Planning board rejects proposed El Camino Real stoplight
The Torrey Hills Community Planning Board has come out strongly opposed to the newly proposed double-lane traffic signal on El Camino Real at the entrance for Torrey View, a new life-sciences complex currently under construction. The board voted to oppose the proposed signal at its Aug. 15 meeting, believing that it is “dangerous, not only for the many residents living nearby, but for bicyclists and motorists passing through the community.”
The Torrey View project, set to be completed by the end of the year, includes three four-to-five-story buildings, an underground parking garage and a tenant-serving clubhouse.
There are three entrances to the Breakthrough Properties complex and the plan is for the proposed traffic signal to create a median opening in front of the main entrance. The city has been reviewing the plans since August 2021—the new light also includes the installation of a crosswalk on the north side of El Camino Real.
“The main reason that we’ve requested to work with the city on a traffic signal for this site is because of the access for traffic coming from the south,” said Sarah Williams, a representative for Breakthrough Properties.
In the existing conditions, to access the site from the south drivers would make a left from Carmel Mountain Road onto El Camino Real, go down to where the Del Mar Union School District offices are located and make an unprotected u-turn at the curb cut. Alternatively, they could make an illegal u-turn or pass over El Camino Real and make a u-turn in front of the residential communities of Greenbriar, Monte Clare and Triology on Carmel Creek Road.
“We are trying to avoid having these encroachments by having a traffic signal,” Williams said.
Williams said their initial proposal for a single-lane traffic signal didn’t account for storage, as the planning board pointed out with their opposition last September.
After the board’s comments, Breakthrough conducted an updated traffic study in October. At peak hour volumes, there will be an estimated 567 cars accessing the site in the morning and 496 cars departing in the evening. They estimate that 50% of will be coming from I-5 South and 30% from I-5 North.
Based on the traffic volumes, they have now proposed the dual turn pocket to allow cars to turn left without backing up traffic, with room for 20 cars to stack. There will be dual lanes within the project going into the parking garage for ease of flow off El Camino Real.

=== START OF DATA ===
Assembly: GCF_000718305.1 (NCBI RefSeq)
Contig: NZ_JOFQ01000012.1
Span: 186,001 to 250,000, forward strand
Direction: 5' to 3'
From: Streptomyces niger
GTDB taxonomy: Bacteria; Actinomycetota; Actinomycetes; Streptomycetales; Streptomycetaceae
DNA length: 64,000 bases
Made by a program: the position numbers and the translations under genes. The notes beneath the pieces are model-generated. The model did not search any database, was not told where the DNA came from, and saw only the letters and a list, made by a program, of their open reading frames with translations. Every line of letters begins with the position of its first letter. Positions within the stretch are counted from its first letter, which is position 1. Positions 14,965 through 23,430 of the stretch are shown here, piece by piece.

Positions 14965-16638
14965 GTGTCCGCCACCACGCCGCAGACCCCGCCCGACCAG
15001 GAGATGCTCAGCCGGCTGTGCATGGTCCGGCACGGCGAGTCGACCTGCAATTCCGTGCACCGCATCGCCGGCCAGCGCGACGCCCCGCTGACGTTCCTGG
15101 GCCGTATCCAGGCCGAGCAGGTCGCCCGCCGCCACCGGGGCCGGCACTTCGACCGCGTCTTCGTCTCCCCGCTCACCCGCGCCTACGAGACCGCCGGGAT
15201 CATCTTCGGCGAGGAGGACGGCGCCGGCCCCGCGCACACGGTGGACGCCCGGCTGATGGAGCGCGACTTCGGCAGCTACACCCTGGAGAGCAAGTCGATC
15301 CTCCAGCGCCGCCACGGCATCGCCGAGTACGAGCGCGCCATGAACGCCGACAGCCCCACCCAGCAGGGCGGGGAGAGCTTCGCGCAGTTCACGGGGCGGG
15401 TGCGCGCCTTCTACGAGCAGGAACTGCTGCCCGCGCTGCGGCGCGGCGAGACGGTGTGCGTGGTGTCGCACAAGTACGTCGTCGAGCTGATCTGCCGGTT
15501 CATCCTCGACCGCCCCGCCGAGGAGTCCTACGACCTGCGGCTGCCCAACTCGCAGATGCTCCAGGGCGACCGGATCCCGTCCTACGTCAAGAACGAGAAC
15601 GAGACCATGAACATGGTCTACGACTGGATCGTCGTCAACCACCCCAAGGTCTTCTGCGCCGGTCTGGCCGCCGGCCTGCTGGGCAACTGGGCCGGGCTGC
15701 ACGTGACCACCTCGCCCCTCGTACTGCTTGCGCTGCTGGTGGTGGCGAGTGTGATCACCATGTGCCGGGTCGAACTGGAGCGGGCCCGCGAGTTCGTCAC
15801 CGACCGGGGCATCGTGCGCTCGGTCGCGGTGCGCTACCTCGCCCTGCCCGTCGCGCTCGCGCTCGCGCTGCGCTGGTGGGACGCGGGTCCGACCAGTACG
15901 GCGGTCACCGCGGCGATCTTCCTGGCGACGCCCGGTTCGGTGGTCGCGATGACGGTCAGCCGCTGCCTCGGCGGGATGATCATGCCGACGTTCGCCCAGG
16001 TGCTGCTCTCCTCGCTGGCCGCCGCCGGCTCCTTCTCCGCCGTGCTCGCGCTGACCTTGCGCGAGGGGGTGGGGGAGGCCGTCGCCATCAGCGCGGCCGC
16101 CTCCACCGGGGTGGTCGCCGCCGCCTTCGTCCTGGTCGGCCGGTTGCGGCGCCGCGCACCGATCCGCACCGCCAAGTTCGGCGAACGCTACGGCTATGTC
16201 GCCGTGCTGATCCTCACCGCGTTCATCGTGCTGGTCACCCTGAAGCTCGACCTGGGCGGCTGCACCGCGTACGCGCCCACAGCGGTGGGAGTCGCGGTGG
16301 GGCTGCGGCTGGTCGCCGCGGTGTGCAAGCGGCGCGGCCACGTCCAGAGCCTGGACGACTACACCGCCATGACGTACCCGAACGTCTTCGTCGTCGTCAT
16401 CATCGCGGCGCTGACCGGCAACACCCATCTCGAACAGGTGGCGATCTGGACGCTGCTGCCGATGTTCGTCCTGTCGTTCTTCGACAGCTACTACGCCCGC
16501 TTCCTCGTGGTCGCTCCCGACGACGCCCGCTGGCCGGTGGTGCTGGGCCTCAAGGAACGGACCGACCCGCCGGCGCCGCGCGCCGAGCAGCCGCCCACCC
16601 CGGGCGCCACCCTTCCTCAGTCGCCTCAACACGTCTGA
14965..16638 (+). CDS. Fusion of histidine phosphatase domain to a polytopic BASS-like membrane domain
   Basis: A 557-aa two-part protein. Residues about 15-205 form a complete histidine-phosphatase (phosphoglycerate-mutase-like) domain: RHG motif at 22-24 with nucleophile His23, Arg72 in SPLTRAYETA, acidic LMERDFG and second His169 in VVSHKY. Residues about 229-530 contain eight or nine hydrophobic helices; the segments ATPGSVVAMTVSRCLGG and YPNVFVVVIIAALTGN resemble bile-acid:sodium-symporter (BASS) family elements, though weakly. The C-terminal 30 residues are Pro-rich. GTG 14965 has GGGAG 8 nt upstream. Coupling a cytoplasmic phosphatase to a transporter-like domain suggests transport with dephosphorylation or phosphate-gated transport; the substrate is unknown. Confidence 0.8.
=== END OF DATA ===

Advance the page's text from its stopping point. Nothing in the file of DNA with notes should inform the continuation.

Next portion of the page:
If stopped at the driveway signal, the anticipated delay is 31.2 seconds in the morning and 22.2 seconds in the afternoon, Williams said.
Williams said the study found that surrounding intersections would have similar acceptable levels of service as they would without the project. With the signal installation, Breakthrough will also re-stripe and repave the entire area of El Camino Real; there will also be seven-foot bike lanes on both sides of the street.
“We’ve done quite a bit more research since we met last time to try and make it a more workable solution for the community and also to explain some of the rationale behind why we think it’s a good option for public safety for access to the site,” Williams said.
The majority of the planning board, which was opposed to the signal before, was doubly opposed to a dual turn signal as they believe it will have an “unacceptable” impact on residents.
“This whole building complex is the worst thing that’s ever happened to Torrey Hills. And now to put this double turn lane, it is not good for Torrey Hills,” said Chair Kathryn Burton. “I’ve lived here for 25 years, I’ve never seen anybody do an illegal u-turn. It’s possible that someone did while I wasn’t watching, however, I don’t think that is something to rely on to try to justify this turn signal there. It’s a grand entrance for Breakthrough.”
The board has recommended that alternatives be explored, such as a signalized turn further down the road (such as the entrances to the San Raphael community or the Del Mar school district offices) or keeping the landscaped median as is and requiring only right-in and right-out turns for Torrey View tenants.
Board member Darren Gretler said he would like the city to consider the accident history of the El Camino Real-Carmel Mountain Road intersection, where eight lanes converge with six. Living nearby he said he constantly hears tires screeching and sometimes the crunch of vehicles—he questions the logic of adding a signal and double turn lane so close to the triple turn lane at the intersection.
Gretler also noted that taking out the median with its mature landscaping should also trigger California Environmental Quality Act review as the encroachment will cause a visual impact that “exacerbates the bulk and scale of the project which is already beyond what should be allowed in the community.”
Like the entire Torrey View project, the traffic signal is only a ministerial review at the city, so the advisory planning board doesn’t really have a say in what happens next. What they hope is for their San Diego City Council representative Joe LaCava to help on the issue, last week extending an invitation for him to visit the site.
“What we need is a council member to stand up for us right now,” said Gretler. “The city is backed into a corner at this point because of the design that they allowed the project to move forward with. We need someone with the authority and the ability to do something for us here.”
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